When we think Champagne houses we tend to think of opulent baroque styled salons where music is played soft, kilometres of underground tunnels where bottles sleep and the production of impeccably blended wines that enjoy prominent representation in bottle shops and wine lists.
However, there is another world of Champagne. This world is perhaps not so well known. One where there are no large classically designed mansions with golden gates but humble farmyard dwellings and country houses where the people that serve you at the cellar door are also the ones working in the vineyards just behind it.
This is the world of the Champagne growers who form the engine room of the Champagne production. They are responsible for the supply to the larger houses and the many cooperatives, but sometimes they will also bottle their own wines. And some will go to extremes to produce the best possible expression that can result from their patch of dirt.
We call them ‘Recoltant Manipulant’ they can be identified with the letters ‘RM’ on the bottom of the label rather than NM (Negociant Manipulant) of the larger houses.
Are they better than the rest? Not always, but the more quality-driven growers tend to use their plots in a different manner to the fruit going into large Champagne houses. They usually work with lower crop or yields and sometime push maturity further then the norm, producing wines that are often compared to great Burgundies with bubbles rather than Champagne. The word terroir is also often mentioned in a grower’s philosophy and this sense of place will take different a dynamic then larger houses that blend the result of different parcels from different regions.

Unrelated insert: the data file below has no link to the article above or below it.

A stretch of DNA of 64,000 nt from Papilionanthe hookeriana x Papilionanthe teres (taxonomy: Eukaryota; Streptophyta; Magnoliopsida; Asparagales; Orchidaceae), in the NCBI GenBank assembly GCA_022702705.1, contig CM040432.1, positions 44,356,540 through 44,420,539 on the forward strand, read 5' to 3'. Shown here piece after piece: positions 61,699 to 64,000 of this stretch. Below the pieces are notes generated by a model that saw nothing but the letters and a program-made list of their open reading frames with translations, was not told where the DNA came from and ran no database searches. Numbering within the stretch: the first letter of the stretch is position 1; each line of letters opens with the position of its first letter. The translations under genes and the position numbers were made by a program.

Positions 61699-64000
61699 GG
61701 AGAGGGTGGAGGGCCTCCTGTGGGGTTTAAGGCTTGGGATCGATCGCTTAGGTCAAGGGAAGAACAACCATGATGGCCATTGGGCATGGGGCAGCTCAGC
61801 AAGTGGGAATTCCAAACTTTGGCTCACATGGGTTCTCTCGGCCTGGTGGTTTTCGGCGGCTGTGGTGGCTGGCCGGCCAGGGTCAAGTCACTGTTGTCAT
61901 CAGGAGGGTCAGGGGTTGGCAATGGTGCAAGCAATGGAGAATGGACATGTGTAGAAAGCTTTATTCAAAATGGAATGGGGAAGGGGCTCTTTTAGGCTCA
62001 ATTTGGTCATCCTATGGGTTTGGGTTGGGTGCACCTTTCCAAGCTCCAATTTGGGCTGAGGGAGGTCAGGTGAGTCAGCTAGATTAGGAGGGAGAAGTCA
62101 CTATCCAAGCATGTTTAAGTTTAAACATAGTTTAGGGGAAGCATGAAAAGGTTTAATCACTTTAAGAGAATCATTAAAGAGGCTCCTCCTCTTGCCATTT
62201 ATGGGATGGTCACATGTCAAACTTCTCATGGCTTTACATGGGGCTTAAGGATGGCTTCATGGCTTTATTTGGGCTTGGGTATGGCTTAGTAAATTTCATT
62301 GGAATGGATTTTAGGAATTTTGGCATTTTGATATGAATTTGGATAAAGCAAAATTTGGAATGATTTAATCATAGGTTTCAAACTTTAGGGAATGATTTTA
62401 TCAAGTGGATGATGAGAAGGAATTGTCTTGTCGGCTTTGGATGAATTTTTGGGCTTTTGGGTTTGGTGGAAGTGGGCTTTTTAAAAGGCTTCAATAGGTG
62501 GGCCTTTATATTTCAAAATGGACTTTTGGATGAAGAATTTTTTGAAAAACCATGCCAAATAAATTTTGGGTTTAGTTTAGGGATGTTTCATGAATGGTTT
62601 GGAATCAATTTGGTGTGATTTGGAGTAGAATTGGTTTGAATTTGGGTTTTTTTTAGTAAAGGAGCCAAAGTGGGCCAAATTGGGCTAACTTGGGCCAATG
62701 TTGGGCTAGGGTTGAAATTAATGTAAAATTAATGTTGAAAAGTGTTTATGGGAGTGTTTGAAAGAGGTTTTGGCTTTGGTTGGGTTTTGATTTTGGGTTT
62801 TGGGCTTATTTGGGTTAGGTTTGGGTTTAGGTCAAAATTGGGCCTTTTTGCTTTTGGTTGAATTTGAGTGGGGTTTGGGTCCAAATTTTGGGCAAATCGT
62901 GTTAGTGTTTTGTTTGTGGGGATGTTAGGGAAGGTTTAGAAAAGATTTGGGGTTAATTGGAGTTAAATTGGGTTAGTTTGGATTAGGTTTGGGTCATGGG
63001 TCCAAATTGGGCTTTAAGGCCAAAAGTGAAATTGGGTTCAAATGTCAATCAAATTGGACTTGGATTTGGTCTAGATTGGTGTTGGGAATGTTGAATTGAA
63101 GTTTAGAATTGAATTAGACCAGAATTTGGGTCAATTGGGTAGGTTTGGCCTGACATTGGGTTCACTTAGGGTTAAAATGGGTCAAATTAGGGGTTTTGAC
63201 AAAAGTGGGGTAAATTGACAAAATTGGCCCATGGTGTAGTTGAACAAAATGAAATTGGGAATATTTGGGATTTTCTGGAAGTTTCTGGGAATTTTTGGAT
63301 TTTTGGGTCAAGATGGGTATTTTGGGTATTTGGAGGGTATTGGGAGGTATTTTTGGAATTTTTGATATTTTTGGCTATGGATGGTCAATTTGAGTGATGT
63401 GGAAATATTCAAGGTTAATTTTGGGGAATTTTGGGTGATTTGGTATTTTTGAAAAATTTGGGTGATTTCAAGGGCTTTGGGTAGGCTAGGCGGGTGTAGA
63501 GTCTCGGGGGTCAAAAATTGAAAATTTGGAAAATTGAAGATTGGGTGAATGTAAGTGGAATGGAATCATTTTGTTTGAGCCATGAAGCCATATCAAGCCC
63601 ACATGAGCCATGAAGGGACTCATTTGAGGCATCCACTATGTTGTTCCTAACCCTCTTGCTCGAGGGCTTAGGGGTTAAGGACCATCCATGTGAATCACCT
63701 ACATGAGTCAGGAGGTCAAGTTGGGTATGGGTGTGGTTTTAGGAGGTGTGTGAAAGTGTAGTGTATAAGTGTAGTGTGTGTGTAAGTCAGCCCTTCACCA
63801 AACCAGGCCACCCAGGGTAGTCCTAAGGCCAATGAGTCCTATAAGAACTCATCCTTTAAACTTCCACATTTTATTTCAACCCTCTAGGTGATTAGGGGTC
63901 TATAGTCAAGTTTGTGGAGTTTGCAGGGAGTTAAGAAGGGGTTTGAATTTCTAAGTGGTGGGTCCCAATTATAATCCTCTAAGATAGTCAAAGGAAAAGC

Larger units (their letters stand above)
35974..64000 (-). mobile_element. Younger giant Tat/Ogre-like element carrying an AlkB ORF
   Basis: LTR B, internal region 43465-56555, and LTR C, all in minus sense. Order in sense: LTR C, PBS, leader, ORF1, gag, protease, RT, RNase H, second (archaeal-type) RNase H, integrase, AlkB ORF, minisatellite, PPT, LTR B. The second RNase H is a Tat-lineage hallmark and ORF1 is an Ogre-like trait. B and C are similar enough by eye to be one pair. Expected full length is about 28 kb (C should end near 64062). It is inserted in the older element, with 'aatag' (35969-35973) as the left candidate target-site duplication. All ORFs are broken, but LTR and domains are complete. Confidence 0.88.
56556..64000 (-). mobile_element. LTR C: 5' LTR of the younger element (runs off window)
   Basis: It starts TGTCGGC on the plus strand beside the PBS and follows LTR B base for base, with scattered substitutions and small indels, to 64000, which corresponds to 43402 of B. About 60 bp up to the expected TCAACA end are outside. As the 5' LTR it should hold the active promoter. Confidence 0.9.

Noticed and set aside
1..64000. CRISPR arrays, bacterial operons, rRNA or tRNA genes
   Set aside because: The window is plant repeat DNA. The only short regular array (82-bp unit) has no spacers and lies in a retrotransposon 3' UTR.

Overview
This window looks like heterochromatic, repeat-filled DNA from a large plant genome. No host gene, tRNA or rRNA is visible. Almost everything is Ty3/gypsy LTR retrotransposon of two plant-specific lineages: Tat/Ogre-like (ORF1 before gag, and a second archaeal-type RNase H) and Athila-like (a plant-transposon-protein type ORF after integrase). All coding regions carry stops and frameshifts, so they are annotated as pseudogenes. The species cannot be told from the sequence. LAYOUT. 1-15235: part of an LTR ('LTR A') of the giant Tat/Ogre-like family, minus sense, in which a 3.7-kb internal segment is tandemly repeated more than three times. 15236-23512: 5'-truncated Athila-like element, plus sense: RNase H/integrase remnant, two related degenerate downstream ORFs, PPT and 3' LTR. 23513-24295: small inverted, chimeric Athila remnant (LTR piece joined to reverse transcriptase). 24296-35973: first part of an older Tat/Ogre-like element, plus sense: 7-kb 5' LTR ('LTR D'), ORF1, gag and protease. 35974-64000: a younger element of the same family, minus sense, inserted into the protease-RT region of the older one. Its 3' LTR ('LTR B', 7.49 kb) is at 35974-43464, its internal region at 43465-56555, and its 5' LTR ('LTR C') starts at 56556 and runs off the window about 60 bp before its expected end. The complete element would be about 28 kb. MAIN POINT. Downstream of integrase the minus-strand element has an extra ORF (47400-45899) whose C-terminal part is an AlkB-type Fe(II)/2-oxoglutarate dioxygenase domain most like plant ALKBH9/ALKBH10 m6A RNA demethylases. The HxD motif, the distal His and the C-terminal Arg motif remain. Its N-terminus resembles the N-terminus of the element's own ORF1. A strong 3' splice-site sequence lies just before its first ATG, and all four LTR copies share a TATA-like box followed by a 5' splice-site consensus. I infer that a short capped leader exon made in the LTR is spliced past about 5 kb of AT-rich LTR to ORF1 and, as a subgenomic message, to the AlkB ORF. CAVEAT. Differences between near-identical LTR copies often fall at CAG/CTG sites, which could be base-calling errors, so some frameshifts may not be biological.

What is interesting to note is that the trend of the growers is increasing but they still only account for about 3% of annual global Champagne sales while owning, however, 80% of the total vineyards in Champagne.
Their stories are not as well known as the well documented history of the larger houses, and most would struggle to produce quality level to the standards of the best houses. However, some of the better growers such as Larmandier–Bernier, Egly Ouriet, Clouet or Vouette et Sorbée will often outshine them. These growers explore different stylistic approaches and are worth seeking out as they will reveal a different and very rewarding facet of Champagne. So as we get into spring racing and the celebratory season, look for some of these different growers – cheers!
RACV Club sommelier Christian Maier